By Patrick M. Kowis Jr., Entergy
The Federal Energy Regulatory Commission (FERC) generally provides that all power generators must have equal and unfettered access to the transmission grid. However, this access comes at a cost in that generators are required to build the interconnection facilities or alternatively, reimburse the grid owner for its costs to build such interconnections, including applicable income taxes. The property transfer to the grid owner or reimbursement for the grid owner’s interconnection costs is commonly referred to as a contribution in aid of construction (CIAC).
In 1986, the Tax Code was expanded to include a revenue-raising provision that taxes the grid owner for any CIAC it receives from a customer or potential customer for the purpose of encouraging the grid owner to provide new or additional services. In 1988, IRS made a distinction between CIAC received from a qualifying facility (QF) and CIAC received from all other generators by giving notice that certain property transfers or cost reimbursements received from a QF were tax-free to the grid owner. Since that time, IRS has issued several private letter rulings that extended the 1988 notice to apply to merchant plants as well as QFs based upon the reason that such plants are analogous to QFs. However, the law became unclear in 2000 when IRS backed away from its earlier position that grid owners could receive tax-free CIAC from merchant plants and also refused to issue further rulings involving merchant plants until more detailed study could be completed.
FERC has ruled in at least one case that the appropriate method for calculating the income tax cost to be allocated to interconnecting independent power producers (IPPs) is as follows:
Federal and state income tax + tax on tax effect (the reimbursement of taxes is also taxed as income) – present value of future tax depreciation on interconnection property = tax gross-up rate
The effect of income tax on CIAC can be critical to cost-conscious IPPs in that the cost of income taxes under the above gross-up formula can add roughly 35 percent to the construction cost of an interconnection facility and transmission system upgrades. Once more, if the IPP decides to build the interconnection facility, it must contribute the property and 35 percent of the fair market value of its property to cover the tax costs. Such significant front-end tax costs can often mean the difference between a feasible IPP project and one that must be reconsidered or scrapped all together.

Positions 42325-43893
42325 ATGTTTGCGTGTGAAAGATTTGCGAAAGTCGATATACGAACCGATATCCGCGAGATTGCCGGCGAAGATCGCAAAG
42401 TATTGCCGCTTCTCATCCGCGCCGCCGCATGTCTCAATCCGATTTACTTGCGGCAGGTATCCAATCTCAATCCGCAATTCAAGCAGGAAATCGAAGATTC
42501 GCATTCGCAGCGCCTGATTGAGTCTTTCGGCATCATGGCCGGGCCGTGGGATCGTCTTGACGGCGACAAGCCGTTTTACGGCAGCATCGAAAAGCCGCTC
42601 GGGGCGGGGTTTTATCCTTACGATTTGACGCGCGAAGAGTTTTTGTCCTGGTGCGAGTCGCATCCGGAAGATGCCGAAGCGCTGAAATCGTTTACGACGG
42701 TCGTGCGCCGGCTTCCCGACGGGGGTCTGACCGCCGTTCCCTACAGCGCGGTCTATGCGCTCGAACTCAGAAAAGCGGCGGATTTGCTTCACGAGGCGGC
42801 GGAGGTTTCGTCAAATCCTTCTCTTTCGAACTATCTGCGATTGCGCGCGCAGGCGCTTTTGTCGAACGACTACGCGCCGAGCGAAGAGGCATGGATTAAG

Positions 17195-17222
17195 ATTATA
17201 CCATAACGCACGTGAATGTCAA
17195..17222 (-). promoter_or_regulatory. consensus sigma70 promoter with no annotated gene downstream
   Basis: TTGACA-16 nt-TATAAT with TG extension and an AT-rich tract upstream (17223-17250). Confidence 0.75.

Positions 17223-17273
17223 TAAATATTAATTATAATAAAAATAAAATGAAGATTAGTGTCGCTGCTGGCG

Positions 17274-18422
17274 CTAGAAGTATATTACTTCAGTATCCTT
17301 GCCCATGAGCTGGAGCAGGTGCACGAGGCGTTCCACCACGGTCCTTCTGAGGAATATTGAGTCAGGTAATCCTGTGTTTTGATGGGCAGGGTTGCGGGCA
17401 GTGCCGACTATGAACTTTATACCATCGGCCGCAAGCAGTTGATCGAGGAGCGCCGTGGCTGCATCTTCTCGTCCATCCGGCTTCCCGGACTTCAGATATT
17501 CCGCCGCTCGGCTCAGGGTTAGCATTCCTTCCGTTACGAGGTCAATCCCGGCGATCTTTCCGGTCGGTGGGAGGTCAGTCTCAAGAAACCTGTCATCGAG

By taxing CIAC, significant administrative burdens or financial risk are unfairly placed upon grid owners. In fact, grid owners must incur the administrative burden of collecting taxes from the various interconnecting IPPs and promptly submit the taxes to IRS and state taxing authorities without any compensation for their administrative costs. In effect, the grid owner is forced to assume the role of an IRS collection agent without being paid for such work. In lieu of collecting and paying taxes on the CIAC it receives, some grid owners have chosen to take an aggressive tax position that the CIAC they receive from an interconnecting IPP is not taxable. To protect themselves against future tax liability, the grid owners will typically require that all interconnecting IPPs execute an indemnity agreement that provides for reimbursement in the event that IRS later assesses income tax on the CIAC. However, this approach carries an inherent risk that the IPPs, many of which may be small or risky business enterprises, will still be in business and have the financial ability to pay said taxes at the time IRS audits the grid owner’s tax returns. Because of FERC rules that require grid owners to treat all interconnecting IPPs equally, it may not be prudent for the grid owner to accept indemnity agreements in lieu of taxes from large, stable IPPs while refusing to accept an indemnity from smaller or more risky IPPs. Accordingly, many grid owners are unwilling to assume such financial risk and instead have wisely chosen, as the lessor of two evils, to accept the administrative burden of collecting and paying the income tax on CIAC.